Fire near Fallon leaves 86-year-old fighting for life |

Fire near Fallon leaves 86-year-old fighting for life

Nevada Appeal News Service
Kim Lamb/Nevada Appeal News Service Three vehicles and a row of out-buildings were lost in a fire Sunday north of Fallon. Homeowner Frank Erb, who was burning leaves at the time, suffered second- and third-degree burns and is in critical condition.

A fire north of Fallon left a local man fighting for his life in a Las Vegas burn unit with about 29 percent of his upper body suffering second- and third-degree burns, according to friends.

Fallonite Frank Erb, 86, was burning leaves and weeds off his garden patch when the fire got away from him on Easter Sunday.

The flames crept from the garden area to a row of out-buildings Erb used as storage sheds. Three vehicles were also in the fire’s path.

While his companion, Vivian Fuller, napped inside the house, Erb rushed around his land and attempted to douse the fire with a garden hose.

Waynette Van Fleet, Erb’s step-granddaughter, said he tried to fight the fire for a half hour before help arrived.

Knowing how much Fuller liked her car, Erb tried to move the car from the area, but only got it backed up before the flames overtook the vehicle.

As the fire grew, a tall tree in the backyard caught fire, sending flames high into the sky. Neighbors Lon and Jeanetta Cook, out walking their dog, saw the flames and quickly crossed the bridge to the home site, which sits hidden behind a large irrigation canal embankment.

According to Van Fleet, Cook saw Erb still sitting in the car trying to move it while flames covered the passenger side of the vehicle.

Cook told Van Fleet later that it took his mind a moment to register what was happening, but he found himself running toward the burning car. He tried to pull Erb from the car, but the elderly man would not budge. Finally, he grabbed Erb’s wrists and dragged him from the vehicle to safety.

Van Fleet said when Cook pulled Erb out of the car, the burned skin on his hands, wrists and forearms fell off.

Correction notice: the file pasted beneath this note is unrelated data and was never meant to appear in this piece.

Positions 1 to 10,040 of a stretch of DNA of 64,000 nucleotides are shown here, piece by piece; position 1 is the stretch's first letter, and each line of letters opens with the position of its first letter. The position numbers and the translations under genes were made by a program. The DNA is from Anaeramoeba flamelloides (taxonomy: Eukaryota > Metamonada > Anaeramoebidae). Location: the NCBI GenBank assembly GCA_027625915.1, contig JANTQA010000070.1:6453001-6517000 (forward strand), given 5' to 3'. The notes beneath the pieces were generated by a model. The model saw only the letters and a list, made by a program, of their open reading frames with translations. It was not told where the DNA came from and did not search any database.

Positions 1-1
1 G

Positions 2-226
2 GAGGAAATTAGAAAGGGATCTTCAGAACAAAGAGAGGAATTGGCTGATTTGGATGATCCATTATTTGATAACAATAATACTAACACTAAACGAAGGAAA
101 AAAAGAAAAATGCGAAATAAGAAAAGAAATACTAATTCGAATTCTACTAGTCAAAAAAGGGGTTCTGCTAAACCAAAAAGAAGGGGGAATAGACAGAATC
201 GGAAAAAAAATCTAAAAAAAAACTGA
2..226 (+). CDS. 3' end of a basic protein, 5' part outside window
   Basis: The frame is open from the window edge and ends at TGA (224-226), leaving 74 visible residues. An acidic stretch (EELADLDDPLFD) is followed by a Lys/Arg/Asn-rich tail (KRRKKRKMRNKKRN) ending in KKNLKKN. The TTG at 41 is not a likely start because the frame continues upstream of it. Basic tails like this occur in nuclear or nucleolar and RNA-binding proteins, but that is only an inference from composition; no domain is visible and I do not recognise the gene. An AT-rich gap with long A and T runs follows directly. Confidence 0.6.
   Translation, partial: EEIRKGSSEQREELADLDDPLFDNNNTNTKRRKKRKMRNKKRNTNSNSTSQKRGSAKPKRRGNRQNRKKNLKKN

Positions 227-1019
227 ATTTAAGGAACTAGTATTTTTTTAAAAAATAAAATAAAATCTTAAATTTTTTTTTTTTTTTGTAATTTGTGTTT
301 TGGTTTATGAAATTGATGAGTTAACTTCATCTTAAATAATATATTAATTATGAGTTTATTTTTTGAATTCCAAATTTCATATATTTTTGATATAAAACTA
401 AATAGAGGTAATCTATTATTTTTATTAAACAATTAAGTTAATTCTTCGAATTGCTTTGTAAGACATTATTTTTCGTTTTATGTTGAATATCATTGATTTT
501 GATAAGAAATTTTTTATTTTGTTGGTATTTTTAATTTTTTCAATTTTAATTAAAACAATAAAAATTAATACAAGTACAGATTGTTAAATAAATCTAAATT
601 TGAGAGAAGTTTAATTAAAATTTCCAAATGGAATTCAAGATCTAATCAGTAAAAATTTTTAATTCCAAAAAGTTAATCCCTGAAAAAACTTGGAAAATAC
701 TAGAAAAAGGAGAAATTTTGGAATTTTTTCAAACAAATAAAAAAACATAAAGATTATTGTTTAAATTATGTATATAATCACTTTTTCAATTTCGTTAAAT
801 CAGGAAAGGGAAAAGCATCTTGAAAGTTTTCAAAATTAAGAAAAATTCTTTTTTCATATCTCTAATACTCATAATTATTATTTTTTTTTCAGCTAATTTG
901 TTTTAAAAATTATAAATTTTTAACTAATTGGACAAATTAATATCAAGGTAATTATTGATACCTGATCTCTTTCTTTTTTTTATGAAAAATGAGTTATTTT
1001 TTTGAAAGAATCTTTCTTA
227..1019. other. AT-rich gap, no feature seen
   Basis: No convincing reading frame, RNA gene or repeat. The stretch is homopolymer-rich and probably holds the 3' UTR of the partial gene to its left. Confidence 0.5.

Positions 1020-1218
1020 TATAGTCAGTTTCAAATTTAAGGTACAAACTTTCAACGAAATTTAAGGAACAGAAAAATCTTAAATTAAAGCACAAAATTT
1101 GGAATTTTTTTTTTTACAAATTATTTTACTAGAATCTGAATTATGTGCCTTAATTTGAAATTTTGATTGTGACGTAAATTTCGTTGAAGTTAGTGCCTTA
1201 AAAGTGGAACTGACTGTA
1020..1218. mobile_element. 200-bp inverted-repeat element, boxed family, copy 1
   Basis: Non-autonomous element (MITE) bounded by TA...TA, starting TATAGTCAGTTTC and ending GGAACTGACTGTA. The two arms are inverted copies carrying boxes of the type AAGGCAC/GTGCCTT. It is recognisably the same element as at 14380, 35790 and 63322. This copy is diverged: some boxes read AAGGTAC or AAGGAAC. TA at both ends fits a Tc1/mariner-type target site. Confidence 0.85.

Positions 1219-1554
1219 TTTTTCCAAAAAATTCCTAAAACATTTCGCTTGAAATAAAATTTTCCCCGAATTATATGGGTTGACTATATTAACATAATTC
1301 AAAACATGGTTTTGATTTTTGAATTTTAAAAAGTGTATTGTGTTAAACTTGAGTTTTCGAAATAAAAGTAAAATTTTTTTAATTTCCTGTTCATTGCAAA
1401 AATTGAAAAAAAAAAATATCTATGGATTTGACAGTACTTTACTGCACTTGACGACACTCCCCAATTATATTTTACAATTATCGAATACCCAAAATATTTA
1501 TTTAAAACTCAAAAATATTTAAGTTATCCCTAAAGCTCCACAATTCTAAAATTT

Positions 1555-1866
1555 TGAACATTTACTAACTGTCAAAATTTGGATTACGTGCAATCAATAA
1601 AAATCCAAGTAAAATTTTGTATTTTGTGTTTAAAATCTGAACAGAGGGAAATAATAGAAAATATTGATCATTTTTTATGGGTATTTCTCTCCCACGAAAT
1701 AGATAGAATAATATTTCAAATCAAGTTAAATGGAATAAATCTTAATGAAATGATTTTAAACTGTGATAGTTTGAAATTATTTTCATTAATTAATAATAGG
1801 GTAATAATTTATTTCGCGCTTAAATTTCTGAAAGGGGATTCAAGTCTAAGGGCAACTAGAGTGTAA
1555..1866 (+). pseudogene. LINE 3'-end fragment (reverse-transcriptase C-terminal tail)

When asked if anyone was inside the home, which sits just feet from the burning area, Erb pointed to the back of the house.

Cook and his wife raced into the house to find Fuller in the bedroom. They quickly asked if she was all right, if she was mobile and told her to get dressed and out immediately.

“I couldn’t even smell the smoke,” Fuller said, adding that she had heard noises from outside but wasn’t aware of the fire.

“The flames were still going,” she said. “It was just like a nightmare.”

After both Erb and Fuller were out of the house, the fire department arrived and put the fire out. All that remains of the out-buildings are charred wood, burned 55-gallon barrels and piles of ash.

At the hospital, Fuller was checked out and released, but Erb suffered burns to his upper body. He was taken via helicopter to the University Medical Center Wound & Burn Care Center in Las Vegas, where he remains today.

According to Van Fleet, 29 percent of Erb’s upper body was burned. Of that, 17 percent is third degree burns, while the remaining portion is second degree burns.

“He’s in critical but stable condition,” Van Fleet said, adding that Erb is a man with nine lives.

She said Erb was electrocuted, run over by horses and tractors and healed from a punctured lung.

“They raise them tough here,” Van Fleet said. “But they need some common sense.”

Van Fleet, while caring deeply for her grandfather, sees this incident as a cautionary tale.

“Fire creates its own wind,” she said, emphasizing the importance of taking care of fire, especially during the windy months of March and April. “This was preventable.” she said.